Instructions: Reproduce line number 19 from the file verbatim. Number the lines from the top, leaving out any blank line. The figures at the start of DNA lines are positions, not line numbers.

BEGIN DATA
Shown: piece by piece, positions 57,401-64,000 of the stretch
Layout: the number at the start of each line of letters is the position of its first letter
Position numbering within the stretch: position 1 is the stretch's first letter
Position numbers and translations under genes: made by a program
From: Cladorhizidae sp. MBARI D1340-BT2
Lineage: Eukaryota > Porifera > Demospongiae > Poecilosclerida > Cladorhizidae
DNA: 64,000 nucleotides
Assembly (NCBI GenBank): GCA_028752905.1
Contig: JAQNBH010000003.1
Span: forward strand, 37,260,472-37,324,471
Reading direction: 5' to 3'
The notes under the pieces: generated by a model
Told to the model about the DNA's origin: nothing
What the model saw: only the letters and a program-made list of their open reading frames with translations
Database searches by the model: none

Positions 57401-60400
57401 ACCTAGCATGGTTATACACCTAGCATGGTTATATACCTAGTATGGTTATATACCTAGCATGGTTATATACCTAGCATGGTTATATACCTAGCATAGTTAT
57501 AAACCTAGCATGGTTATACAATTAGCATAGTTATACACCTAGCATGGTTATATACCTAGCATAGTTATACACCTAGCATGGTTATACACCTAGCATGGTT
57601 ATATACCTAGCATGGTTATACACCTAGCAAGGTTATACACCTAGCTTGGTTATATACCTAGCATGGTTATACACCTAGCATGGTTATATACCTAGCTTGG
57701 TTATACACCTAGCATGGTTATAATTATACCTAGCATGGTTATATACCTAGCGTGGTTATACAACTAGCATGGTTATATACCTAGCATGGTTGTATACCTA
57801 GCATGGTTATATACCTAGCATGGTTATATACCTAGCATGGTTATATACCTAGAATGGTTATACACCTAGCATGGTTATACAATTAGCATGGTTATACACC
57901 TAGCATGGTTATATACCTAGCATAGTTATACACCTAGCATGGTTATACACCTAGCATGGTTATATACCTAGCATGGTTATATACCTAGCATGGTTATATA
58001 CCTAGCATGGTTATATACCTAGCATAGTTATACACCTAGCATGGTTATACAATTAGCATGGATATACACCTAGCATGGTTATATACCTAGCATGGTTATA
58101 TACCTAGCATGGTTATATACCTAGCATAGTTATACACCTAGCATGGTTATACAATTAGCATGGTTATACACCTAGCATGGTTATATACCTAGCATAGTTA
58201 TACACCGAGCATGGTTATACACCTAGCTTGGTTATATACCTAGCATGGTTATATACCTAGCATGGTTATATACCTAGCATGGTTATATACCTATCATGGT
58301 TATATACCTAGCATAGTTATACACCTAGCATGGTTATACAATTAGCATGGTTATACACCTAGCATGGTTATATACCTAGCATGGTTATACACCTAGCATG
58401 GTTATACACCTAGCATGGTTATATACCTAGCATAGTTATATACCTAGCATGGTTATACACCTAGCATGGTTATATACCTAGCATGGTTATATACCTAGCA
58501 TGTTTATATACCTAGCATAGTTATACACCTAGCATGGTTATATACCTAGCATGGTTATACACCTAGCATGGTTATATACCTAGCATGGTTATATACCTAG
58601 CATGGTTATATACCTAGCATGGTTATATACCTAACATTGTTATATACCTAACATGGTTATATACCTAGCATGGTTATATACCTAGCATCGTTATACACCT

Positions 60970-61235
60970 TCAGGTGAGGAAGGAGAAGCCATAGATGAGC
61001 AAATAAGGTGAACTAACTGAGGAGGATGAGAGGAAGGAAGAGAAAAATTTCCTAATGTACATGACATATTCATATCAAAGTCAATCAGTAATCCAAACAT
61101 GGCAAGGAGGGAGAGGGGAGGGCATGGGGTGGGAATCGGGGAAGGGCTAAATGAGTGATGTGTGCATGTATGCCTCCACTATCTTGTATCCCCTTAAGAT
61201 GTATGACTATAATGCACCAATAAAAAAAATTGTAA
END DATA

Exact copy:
57601 ATATACCTAGCATGGTTATACACCTAGCAAGGTTATACACCTAGCTTGGTTATATACCTAGCATGGTTATACACCTAGCATGGTTATATACCTAGCTTGG